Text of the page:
Went to the studio on Wednesday night to get some things done. I slaked and mixed my reclaimed porcelain (helios) using the drill with the mixer blade. Once I got that done and cleaned up the mess, I got to work.
A week before I had thrown another one of the stretched pots with sodium silicate on it using chrome green slip and I pulled that out to check on it's drying progress. It was a lot wetter than I thought it would be after a week on the shelf. That plastic really seals the moisture in sometimes. I let it sit out for a while and then wrapped it more loosely when I put it back.
I started out with ~9 lbs of orangestone and threw the next pot. After trying to pull it up as tall as possible and trimming, it's probably got 7 to 8 lbs left in it. I used the technique that Andy Smith taught us of pulling up in thirds: Get the walls even, then pull up the top third of the pot, followed by the middle third, and then the bottom third. It works really well to get the most height out of your cylinder and I'm becoming more comfortable with it. Thanks Andy!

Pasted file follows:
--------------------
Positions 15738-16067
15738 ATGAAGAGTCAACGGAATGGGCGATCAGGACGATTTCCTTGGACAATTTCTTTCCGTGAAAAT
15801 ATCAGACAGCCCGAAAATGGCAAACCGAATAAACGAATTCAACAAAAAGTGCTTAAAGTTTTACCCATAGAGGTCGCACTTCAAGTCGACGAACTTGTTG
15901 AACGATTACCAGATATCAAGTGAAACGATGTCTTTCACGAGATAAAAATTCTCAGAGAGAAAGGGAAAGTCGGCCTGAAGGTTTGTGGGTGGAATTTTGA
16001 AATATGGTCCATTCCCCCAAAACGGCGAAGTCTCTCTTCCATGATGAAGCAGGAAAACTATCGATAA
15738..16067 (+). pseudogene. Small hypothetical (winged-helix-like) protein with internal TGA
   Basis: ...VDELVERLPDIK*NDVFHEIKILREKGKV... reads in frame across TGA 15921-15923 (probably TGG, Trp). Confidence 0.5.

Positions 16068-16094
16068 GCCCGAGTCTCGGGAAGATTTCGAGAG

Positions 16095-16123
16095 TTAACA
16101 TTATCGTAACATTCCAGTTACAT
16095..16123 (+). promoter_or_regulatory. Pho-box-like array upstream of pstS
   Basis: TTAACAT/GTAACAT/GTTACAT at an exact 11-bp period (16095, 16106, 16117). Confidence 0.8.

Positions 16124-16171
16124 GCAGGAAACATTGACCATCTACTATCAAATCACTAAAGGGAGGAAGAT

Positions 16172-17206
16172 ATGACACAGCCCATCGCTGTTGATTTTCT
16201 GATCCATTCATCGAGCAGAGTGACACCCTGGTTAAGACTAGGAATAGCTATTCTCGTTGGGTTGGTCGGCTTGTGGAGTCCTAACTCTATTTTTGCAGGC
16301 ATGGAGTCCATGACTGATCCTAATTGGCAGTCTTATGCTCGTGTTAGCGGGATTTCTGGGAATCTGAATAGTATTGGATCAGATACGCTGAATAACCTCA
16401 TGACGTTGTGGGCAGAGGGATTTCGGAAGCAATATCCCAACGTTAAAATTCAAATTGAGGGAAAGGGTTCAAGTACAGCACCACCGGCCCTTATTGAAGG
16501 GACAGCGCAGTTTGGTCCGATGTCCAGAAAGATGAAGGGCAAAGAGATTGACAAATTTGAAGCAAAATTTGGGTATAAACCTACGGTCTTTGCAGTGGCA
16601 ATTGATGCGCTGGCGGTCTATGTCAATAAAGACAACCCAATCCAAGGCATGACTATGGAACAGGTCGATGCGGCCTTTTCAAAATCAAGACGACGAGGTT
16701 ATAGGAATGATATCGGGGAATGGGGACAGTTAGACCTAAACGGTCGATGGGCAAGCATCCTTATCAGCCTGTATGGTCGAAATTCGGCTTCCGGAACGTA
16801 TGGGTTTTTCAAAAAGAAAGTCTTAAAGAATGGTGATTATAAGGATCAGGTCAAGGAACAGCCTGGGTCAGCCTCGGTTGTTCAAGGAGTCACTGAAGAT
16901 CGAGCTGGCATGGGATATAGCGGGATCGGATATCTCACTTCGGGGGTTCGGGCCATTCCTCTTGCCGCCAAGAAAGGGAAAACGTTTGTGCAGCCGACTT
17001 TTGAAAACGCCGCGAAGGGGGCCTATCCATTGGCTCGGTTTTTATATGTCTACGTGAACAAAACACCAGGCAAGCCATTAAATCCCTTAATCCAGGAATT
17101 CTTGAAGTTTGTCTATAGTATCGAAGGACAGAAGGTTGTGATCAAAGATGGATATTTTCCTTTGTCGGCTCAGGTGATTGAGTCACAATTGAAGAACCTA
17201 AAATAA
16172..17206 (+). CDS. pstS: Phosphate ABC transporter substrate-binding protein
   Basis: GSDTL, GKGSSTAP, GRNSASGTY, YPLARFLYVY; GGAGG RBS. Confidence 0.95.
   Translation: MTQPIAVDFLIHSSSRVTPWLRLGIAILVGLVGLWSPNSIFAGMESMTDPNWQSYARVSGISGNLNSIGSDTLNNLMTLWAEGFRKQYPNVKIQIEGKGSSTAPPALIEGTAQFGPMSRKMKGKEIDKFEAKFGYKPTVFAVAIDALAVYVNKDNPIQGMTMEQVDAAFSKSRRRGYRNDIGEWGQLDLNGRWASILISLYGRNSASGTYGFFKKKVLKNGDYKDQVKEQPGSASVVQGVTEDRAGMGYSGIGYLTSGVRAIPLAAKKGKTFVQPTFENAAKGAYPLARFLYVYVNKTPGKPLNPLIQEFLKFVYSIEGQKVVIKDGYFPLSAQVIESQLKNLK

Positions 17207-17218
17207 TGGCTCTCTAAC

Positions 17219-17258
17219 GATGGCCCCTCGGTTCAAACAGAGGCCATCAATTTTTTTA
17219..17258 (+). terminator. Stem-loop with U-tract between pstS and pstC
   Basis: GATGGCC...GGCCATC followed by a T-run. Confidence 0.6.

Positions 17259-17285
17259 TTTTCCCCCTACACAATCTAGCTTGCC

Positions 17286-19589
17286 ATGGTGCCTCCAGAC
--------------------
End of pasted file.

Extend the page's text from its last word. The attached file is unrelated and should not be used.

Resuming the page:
I was surprised at how far I could push the sides out in relation to how thin I had pulled the walls. Let's see if it makes it through the rest of the process.
While making this pot the throwing lines and the shape made me think about paper lanterns. I think I want to try a series of pots based on paper lanterns. I have lots of different underglaze colors with which to decorate them so they could be very interesting to explore. Wish me luck.